According to the Wall Street Journal of March 11, only Honda supported raising the CAFE. In doing this, Honda opposed the US "big three" manufacturers and all other foreign car builders. Honda, a Japanese company with factories in the US, makes no campaign contributions, but participated in the debate in an unorthodox way -- sending memos to Congress to explain how the standards could be raised.

Honda has long delivered higher horsepower with lower gas consumption. The Honda "Insight," a gas-and-electric hybrid tricked out with all the latest energy-conservation features from aerodynamic shape to low-resistance tires, is rated 61 city, 68 highway MPG. Mine routinely delivers 58 to 59 MPG in a combination of highway and city driving, carrying one or two people and 300 pounds of cargo. And, perhaps because of its low-rider profile, with just 4-inches of clearance from ground to bumper, the Honda Insight is absolutely sure-footed in snow, plowing its own little path and stopping on the proverbial dime. If I had the choice between an Insight and a 4-wheel-drive SUV in a snowstorm, I'd take the Insight.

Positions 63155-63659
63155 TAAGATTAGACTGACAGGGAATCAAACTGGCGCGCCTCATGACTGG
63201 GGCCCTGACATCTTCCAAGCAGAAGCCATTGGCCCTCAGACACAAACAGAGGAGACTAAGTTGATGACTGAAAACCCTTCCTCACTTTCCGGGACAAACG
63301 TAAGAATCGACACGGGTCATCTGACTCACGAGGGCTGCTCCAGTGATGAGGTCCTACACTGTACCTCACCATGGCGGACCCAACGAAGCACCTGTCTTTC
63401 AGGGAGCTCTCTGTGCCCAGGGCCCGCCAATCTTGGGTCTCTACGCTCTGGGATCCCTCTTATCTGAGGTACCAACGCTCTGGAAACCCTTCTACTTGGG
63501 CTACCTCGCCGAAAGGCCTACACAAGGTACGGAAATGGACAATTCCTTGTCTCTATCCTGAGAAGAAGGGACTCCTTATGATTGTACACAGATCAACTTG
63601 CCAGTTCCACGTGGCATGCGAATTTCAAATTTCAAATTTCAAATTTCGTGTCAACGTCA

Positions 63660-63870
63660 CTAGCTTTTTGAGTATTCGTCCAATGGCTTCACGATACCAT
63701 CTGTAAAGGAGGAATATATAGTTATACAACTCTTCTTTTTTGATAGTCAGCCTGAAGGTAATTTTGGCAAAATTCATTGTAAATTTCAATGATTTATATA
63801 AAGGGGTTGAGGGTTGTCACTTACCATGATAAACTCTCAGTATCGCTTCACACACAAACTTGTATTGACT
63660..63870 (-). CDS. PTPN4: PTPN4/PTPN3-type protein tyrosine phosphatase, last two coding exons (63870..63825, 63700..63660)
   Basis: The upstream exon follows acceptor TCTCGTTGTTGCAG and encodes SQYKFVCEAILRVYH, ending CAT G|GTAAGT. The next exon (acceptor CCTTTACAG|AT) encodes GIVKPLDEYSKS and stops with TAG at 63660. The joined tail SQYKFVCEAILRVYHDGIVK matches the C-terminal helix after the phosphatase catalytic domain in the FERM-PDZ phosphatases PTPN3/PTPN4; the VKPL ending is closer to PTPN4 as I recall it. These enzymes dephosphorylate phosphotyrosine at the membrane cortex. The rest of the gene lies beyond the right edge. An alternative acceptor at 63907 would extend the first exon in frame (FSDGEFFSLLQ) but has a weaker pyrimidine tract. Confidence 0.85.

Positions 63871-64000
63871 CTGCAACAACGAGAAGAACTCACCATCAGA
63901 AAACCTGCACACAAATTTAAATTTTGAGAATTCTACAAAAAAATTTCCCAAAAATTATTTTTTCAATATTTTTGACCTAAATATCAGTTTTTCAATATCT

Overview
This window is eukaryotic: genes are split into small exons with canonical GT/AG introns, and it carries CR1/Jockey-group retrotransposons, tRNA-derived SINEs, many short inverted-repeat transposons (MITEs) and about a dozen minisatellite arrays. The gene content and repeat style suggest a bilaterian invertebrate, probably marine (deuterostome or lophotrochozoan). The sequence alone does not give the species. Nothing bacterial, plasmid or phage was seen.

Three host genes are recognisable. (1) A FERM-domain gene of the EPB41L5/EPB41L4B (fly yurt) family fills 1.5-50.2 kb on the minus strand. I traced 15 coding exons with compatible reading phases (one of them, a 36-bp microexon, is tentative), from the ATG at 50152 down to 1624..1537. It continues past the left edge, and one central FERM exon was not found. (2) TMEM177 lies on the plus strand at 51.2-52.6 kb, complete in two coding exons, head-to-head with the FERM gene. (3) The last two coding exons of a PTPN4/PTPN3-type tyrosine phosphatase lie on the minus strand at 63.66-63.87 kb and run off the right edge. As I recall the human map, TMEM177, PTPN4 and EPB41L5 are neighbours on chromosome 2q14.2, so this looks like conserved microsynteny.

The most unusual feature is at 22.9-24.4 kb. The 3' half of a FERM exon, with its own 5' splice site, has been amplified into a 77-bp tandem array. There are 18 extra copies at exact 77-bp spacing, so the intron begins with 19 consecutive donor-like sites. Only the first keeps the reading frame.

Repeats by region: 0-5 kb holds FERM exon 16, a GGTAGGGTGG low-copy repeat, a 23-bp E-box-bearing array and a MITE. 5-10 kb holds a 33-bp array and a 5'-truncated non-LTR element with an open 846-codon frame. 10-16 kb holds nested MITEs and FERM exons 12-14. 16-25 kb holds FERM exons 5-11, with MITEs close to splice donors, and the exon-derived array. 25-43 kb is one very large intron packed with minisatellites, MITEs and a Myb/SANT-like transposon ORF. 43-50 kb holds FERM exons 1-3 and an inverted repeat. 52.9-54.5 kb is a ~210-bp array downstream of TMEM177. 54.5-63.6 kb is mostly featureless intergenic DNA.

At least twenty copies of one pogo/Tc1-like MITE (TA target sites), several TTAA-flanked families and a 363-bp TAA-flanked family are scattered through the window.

Toyota manufactures another hybrid, the "Prius," which is designed to carry four people, with a roomy trunk, but delivers less MPG and pep. The Prius has a legion of fans, though, who have invented interesting ways to make it peppier, or higher-mileage. Interestingly, though, according to the Journal, Toyota joined other car makers and the Big Three, stampeding "Capitol Hill to squash calls for a big increase" in CAFE.